CICLOPS: Cassini Imaging Central Laboratory for OPerationS
Epimetheus' Shadow

The shadow of the moon Epimetheus is cast onto Saturn's rings, striking the outer-most part of the A ring and only just nipping the F ring.

Epimetheus (113 kilometers, 70 miles across) is not shown. Bright specks in the image are background stars.

The novel illumination geometry created as Saturn approaches its August 2009 equinox allows moons orbiting in or near the plane of Saturn's equatorial rings to cast shadows onto the rings. These scenes are possible only during the few months before and after Saturn's equinox which occurs only once in about 15 Earth years. To learn more about this special time and to see movies of moons' shadows moving across the rings, see PIA11651 and PIA11660.

This view looks toward the unilluminated side of the rings from about 59 degrees above the ringplane. The image was taken in visible light with the Cassini spacecraft narrow-angle camera on May 30, 2009. The view was obtained at a distance of approximately 1.6 million kilometers (994,000 miles) from Saturn and at a Sun-Saturn-spacecraft, or phase, angle of 77 degrees. Image scale is 9 kilometers (6 miles) per pixel.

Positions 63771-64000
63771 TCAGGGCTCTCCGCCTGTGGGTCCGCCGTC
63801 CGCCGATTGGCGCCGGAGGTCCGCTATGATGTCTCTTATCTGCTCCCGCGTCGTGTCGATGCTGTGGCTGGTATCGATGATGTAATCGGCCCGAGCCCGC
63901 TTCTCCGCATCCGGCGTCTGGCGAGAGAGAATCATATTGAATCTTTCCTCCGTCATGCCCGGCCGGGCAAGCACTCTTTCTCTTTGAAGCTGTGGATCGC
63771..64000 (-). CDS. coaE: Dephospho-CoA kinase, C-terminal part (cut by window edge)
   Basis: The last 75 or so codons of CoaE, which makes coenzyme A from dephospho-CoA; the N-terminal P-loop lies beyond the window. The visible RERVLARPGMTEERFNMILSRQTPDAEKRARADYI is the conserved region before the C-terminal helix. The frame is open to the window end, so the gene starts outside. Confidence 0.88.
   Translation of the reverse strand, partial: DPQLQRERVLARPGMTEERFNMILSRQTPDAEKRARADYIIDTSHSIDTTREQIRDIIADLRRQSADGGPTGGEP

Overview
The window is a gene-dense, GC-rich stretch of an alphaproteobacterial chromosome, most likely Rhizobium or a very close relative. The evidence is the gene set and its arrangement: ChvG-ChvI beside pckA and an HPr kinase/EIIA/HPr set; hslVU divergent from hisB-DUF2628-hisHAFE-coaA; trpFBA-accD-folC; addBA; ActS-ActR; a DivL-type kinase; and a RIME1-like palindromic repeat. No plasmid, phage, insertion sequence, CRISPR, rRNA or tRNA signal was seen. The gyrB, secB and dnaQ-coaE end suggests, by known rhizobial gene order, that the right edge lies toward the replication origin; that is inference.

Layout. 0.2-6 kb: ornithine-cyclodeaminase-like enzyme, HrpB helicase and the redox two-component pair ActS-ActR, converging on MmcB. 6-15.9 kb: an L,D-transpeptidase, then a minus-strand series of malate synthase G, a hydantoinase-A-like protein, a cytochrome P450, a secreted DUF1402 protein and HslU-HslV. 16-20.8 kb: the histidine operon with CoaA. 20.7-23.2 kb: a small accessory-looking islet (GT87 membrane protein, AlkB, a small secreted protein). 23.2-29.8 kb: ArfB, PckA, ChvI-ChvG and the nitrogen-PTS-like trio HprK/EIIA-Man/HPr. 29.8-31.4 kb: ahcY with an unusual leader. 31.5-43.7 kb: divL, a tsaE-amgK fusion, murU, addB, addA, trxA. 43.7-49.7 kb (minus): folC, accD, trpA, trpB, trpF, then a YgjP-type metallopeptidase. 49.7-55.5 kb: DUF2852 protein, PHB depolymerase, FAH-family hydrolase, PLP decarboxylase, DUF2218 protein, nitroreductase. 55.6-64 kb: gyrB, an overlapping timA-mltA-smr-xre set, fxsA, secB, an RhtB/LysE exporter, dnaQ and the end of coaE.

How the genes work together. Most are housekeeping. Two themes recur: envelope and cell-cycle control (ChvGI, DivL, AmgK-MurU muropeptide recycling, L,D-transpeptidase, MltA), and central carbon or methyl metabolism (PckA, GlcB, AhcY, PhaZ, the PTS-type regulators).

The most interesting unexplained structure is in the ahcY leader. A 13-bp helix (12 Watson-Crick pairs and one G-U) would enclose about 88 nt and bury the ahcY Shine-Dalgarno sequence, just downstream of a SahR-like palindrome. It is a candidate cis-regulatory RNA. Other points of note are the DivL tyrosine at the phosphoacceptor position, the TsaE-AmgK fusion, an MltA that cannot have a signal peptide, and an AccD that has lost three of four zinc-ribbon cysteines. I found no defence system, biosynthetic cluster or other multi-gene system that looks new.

The Cassini Equinox Mission is a joint United States and European endeavor. The Jet Propulsion Laboratory, a division of the California Institute of Technology in Pasadena, manages the mission for NASA's Science Mission Directorate, Washington, D.C. The Cassini orbiter was designed, developed and assembled at JPL. The imaging team consists of scientists from the US, England, France, and Germany. The imaging operations center and team lead (Dr. C. Porco) are based at the Space Science Institute in Boulder, Colo.

For more information about the Cassini Equinox Mission visit, and

Credit: NASA/JPL/Space Science Institute
Released: July 10, 2009 (PIA 11533)
Image/Caption Information
  Epimetheus' Shadow
PIA 11533

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Alliance Member Comments
mipsandbips (Jul 10, 2009 at 7:06 PM):
Compared to the image "Groundhog Day on Saturn" (image 3/23/09),
the elapsed time between the capture of these two images is about
19 weeks. The camera angle view here in contrast to that image is
a difference of 86 degrees. Revisiting the "Groundhog Day" photo
reveals a very thick and dark shadow of Epimetheus across the A ring
taken on 1/8/09 which was below the ring plane. Here,
at the above angle ring plane view, the shadow cast onto the A ring
is much lighter, thinner and narrow and stretches further towards the
Encke gap than the image in "Groundhog Day".